Gove outlines Brexit plans, Best for Britain’s Tim Farron responds

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MIchael Gove, Secretary of State for Environment, Food and Rural Affairs, today gave a speech to the National Farmers Union, detailing plans for agriculture post-Brexit.

Gove warned of the dangers of a no-deal Brexit on the farming community, including tariffs on exports which could damage the industry:

If we leave without a deal then there will be significant costs to our economy – and in particular to farming and food production.

As things stand, just six weeks before we are due to leave, the EU still have not listed the UK as a full third country in the event of no deal. That means as I speak that there is no absolute guarantee that we would be able to export food to the EU. I am confident we will secure that listing, but in the event of no deal the EU have said they will impose strict conditions on our export trade.

If we leave without a deal the EU has been clear that they will levy the full external tariff on all food. That means an increase of at least 40% on sheep meat and beef, rising to well above 100% for some cuts. The impact on upland farmers and the carousel trade in beef would be significant and damaging.

If European buyers do switch contracts because tariffs make our exports significantly more expensive it will be difficult to re-establish our market access even if those tariffs come down in the future.

Gove also warned of the impact that border checks would have on exports:

All products of animal origin entering the EU would face SPS checks. The EU’s current position is that 100% of imports would need to be checked. In order to be checked every import would need to go through a border inspection post.

A huge proportion of our food exports to the EU currently go through Calais. As I speak there are no Border Inspection Posts at Calais. None. The French authorities promise to invest in BIP capacity but with just six weeks to go we face considerable uncertainty over future arrangements.

The requirement for checks will inevitably slow the processing of exports, and for every lorry that is delayed at Calais there is a knock-on effect for other haulage and the rapid turn-around of roll-on roll-off ferries.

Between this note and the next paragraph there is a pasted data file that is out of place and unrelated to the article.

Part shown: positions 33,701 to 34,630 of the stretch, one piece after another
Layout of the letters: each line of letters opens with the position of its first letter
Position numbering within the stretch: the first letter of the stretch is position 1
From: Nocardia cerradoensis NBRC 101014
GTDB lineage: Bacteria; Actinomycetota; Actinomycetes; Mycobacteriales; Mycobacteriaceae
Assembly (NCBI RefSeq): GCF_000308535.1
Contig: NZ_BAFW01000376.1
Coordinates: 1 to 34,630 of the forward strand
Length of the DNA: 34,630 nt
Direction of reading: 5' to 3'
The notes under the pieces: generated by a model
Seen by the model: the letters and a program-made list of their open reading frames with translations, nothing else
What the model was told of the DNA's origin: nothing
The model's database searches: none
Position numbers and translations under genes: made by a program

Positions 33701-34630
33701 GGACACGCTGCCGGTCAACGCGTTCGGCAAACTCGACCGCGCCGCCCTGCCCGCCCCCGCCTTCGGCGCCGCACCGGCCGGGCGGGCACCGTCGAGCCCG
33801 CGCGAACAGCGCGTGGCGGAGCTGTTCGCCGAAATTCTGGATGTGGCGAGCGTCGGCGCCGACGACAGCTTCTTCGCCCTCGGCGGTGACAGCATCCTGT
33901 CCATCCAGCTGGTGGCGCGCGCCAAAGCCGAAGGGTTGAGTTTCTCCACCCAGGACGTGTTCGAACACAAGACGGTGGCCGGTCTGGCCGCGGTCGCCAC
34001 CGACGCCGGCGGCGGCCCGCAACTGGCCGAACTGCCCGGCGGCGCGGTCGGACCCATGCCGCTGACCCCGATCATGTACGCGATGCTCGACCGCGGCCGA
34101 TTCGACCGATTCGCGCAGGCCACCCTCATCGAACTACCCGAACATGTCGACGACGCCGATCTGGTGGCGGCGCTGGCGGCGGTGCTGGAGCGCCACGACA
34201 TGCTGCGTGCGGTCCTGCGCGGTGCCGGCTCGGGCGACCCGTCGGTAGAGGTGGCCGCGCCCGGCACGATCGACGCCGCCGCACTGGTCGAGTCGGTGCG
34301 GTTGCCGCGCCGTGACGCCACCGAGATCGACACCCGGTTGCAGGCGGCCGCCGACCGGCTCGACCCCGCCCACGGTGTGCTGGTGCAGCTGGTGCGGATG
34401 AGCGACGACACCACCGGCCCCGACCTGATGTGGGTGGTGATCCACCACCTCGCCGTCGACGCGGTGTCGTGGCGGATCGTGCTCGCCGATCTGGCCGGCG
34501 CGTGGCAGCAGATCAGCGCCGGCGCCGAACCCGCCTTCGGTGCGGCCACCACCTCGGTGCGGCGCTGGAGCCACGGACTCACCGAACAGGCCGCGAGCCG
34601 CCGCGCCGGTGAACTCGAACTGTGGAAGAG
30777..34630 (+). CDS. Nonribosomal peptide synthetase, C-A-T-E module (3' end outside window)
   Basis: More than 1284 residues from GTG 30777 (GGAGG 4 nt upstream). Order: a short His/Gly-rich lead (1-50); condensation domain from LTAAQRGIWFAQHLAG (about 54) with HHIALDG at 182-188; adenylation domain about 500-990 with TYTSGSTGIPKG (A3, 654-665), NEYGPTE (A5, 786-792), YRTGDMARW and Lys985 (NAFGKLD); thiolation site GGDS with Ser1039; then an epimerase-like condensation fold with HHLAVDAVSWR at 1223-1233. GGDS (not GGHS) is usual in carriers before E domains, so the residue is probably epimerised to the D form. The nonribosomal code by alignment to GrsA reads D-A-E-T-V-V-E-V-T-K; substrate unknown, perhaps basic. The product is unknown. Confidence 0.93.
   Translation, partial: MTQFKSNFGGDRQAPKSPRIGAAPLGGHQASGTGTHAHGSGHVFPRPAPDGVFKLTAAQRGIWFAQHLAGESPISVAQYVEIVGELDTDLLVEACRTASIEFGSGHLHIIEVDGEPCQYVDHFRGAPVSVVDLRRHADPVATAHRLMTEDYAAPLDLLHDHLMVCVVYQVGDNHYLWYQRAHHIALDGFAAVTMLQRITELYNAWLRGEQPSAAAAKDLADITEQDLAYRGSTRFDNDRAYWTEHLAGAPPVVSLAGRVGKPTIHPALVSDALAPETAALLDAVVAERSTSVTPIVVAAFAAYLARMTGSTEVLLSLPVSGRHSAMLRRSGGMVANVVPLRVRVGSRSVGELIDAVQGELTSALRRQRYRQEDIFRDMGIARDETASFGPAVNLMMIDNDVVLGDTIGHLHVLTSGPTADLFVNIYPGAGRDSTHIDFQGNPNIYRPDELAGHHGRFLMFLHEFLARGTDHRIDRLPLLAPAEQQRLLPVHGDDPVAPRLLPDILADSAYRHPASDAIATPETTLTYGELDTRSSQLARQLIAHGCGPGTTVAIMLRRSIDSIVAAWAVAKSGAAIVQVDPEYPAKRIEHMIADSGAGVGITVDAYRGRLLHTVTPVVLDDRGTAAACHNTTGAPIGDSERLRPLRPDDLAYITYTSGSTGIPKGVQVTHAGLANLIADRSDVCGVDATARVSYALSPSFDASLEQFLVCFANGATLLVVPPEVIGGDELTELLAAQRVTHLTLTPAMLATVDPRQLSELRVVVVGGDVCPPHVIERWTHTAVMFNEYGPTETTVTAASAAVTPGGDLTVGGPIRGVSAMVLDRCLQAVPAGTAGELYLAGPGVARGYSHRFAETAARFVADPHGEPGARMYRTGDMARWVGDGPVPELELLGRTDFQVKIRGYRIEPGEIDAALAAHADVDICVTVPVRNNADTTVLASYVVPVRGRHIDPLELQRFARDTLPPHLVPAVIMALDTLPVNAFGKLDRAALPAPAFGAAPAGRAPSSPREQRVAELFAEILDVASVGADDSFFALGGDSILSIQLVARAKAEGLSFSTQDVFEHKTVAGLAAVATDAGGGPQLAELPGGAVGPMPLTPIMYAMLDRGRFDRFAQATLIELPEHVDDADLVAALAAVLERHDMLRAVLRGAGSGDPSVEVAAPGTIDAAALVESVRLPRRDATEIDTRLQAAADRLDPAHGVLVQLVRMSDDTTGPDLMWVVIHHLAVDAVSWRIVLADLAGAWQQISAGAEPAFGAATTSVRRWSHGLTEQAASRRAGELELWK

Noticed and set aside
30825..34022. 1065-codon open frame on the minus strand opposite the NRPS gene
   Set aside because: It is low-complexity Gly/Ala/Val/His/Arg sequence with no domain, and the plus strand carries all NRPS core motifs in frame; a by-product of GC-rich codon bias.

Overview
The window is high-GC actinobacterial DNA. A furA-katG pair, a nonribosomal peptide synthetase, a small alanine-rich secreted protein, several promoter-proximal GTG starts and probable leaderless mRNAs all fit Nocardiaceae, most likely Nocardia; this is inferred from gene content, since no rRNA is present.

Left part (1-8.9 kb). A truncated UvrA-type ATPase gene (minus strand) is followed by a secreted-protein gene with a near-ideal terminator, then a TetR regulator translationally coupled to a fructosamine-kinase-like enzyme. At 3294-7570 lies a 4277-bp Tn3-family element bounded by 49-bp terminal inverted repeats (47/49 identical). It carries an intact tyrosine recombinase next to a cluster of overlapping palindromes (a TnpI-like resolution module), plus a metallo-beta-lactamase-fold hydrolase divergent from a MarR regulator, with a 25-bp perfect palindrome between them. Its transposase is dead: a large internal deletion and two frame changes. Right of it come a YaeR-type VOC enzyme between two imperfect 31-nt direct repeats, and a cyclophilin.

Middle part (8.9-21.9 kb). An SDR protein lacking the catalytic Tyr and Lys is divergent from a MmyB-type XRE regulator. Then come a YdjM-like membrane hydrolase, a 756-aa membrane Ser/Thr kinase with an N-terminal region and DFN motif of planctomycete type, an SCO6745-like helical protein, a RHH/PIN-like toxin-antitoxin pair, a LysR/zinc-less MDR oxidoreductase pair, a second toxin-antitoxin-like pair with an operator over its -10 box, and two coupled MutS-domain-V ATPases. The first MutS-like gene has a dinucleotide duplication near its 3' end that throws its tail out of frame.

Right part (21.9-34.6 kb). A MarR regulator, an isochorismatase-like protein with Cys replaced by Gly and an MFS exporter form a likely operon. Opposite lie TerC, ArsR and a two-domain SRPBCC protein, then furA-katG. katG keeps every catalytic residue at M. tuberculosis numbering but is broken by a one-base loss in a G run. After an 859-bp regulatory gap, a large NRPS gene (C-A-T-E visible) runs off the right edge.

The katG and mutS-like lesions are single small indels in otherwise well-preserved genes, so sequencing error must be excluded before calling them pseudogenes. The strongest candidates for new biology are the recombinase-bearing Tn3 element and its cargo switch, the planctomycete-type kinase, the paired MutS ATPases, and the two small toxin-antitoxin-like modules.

We can expect, at least in the short term, that those delays in Calais will impede the loading of ferries, constricting supply routes back into Britain and furring up the arteries of commerce on which we all rely. That will only serve to increase transport costs for British exporters.

In addition, UK exporters will also need to comply with new customs paperwork, work with HMRC for new registrations and supply Export Health Certificates where none have been required before.

New labelling will be required for UK products of animal origin exported to the EU and some sectors, such as organic food producers, may not have their products recognised as distinct until some time after we leave.

The combination of tariffs, in some cases doubling or more the price of exports, new checks which will be time-consuming and costly, increased transport frictions and cost, new labelling, customs and SPS requirements will all create significant difficulties for food exporters – small businesses and in particular small livestock farmers would be the worst hit.

Best for Britain supporter Tim Farron MP, saw these admissions from Gove as “a slap in the face”:

Michael Gove has just let the cat out of the bag. It’s clear that, with Brexit fast-approaching, the myriad of fanciful promises made to sectors like farming are disappearing into thin air.

Farmers now face being put out of business by Brexit. These revelations are like a slap in the face.

Gove, for his part, promised plans to mitigate the impact on UK business by introducing tariffs on imports, but reiterated that a “no deal” Brexit would be “difficult and damaging”

The Government is, of course, doing everything it can not just to secure a deal but also to mitigate the impact of leaving without deal. The NFU and others have made strong arguments about the need to ensure stronger tariff protection for British farming than any other sector of the economy.

In particular, you have argued that we need tariffs on sheepmeat, beef, poultry, dairy, both milk and cheese; and pig meat in order to safeguard domestic production. Your concerns have been heard and announcement on new UK tariffs in a no deal scenario – with specific and robust protections for farming – will be made shortly.

We also have the power to intervene to provide direct cash support to the most vulnerable sectors and I will not hesitate to provide the support required.

But while I can and will energetically and determinedly try to deal with the consequences of no deal let no one be in any doubt how difficult and damaging it would be.

However, despite outlining these threats to British agriculture, Gove reiterated his pro-Brexit stance, wanting freedom from the Common Agricultural policy, and promising that Brexit would not see a drop in standards:

A majority of farmers voted for Brexit – as did I – and I can understand all too well why they did.

The inflexible operation of the Common Agricultural Policy – the three crop rule, the requirement to apply for support by fixed dates after wrestling with the most convoluted bureaucracy, the requirement for mapping and re-mapping which treats honest farmers with grotesque insensitivity, the rigidity with which rules on field margins and hedge cutting have been applied – all these and so much more need to be reformed fundamentally.

Life outside the EU and the CAP will allow us to apply necessary rules with greater proportionality and flexibility. The work of Dame Glenys Stacey in her outstanding report on farm inspection and regulation shows us how to reduce the regulatory and inspection burden and showcase higher standards.

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